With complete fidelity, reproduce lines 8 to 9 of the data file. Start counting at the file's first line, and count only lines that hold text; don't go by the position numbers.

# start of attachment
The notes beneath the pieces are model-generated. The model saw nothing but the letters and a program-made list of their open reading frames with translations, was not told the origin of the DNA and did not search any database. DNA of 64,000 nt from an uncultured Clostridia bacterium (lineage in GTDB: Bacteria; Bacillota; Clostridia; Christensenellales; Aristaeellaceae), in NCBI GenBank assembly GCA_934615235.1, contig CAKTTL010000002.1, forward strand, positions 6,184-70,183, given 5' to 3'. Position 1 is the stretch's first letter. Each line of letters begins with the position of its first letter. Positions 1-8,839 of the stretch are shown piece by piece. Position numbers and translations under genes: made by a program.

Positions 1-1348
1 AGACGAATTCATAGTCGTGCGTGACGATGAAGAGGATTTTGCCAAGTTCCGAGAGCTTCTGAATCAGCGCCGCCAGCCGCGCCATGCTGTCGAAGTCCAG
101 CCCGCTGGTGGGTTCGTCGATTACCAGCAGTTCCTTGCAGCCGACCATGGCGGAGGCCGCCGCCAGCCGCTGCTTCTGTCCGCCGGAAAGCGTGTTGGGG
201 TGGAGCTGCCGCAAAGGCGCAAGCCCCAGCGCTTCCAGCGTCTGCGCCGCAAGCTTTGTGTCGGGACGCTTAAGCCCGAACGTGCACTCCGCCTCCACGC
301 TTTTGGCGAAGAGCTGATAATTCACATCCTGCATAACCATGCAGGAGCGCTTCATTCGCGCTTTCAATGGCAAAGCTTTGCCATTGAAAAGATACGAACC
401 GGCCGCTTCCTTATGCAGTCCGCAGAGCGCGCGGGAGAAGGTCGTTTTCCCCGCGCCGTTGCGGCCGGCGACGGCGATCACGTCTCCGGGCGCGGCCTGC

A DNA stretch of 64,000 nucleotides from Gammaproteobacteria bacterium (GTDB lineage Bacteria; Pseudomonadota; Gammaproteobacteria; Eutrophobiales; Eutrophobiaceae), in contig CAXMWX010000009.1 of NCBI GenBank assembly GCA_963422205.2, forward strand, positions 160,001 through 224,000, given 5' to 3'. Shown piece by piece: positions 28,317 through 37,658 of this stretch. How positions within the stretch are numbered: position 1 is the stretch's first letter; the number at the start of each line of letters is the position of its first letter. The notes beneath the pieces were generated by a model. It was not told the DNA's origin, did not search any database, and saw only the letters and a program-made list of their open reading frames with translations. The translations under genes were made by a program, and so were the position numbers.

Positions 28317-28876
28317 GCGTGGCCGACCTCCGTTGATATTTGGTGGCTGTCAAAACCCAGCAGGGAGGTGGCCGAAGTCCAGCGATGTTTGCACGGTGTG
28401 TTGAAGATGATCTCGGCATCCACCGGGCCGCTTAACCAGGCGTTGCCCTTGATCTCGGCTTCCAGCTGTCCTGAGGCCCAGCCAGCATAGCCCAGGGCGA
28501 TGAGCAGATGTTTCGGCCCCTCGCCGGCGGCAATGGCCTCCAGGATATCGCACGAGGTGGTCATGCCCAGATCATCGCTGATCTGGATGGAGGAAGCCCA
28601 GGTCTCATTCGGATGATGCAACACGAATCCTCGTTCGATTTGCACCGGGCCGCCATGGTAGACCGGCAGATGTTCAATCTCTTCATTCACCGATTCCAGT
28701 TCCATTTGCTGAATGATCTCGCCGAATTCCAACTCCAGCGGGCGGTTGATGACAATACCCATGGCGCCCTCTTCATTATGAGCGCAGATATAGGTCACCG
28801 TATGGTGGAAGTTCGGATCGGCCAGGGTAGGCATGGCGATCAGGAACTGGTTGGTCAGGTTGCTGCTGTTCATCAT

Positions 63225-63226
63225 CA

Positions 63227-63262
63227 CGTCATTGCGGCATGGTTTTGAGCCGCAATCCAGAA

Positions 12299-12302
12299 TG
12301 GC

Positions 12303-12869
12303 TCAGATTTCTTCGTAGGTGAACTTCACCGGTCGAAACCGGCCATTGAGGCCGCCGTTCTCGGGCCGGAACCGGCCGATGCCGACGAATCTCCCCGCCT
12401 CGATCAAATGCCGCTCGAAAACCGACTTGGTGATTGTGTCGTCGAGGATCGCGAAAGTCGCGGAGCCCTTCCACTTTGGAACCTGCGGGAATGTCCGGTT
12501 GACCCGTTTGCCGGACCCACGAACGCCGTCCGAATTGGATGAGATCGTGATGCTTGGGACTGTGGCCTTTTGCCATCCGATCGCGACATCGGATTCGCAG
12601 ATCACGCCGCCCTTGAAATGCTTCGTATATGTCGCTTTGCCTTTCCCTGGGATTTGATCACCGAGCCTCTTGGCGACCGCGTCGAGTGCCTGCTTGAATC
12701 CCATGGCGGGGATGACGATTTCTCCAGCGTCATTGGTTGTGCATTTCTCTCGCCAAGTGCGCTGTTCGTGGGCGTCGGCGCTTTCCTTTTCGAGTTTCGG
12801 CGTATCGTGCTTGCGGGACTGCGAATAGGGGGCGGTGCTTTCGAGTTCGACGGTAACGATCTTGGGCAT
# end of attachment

A DNA stretch of 64,000 nucleotides from Gammaproteobacteria bacterium (GTDB lineage Bacteria; Pseudomonadota; Gammaproteobacteria; Eutrophobiales; Eutrophobiaceae), in contig CAXMWX010000009.1 of NCBI GenBank assembly GCA_963422205.2, forward strand, positions 160,001 through 224,000, given 5' to 3'. Shown piece by piece: positions 28,317 through 37,658 of this stretch. How positions within the stretch are numbered: position 1 is the stretch's first letter; the number at the start of each line of letters is the position of its first letter. The notes beneath the pieces were generated by a model. It was not told the DNA's origin, did not search any database, and saw only the letters and a program-made list of their open reading frames with translations. The translations under genes were made by a program, and so were the position numbers.

Positions 28317-28876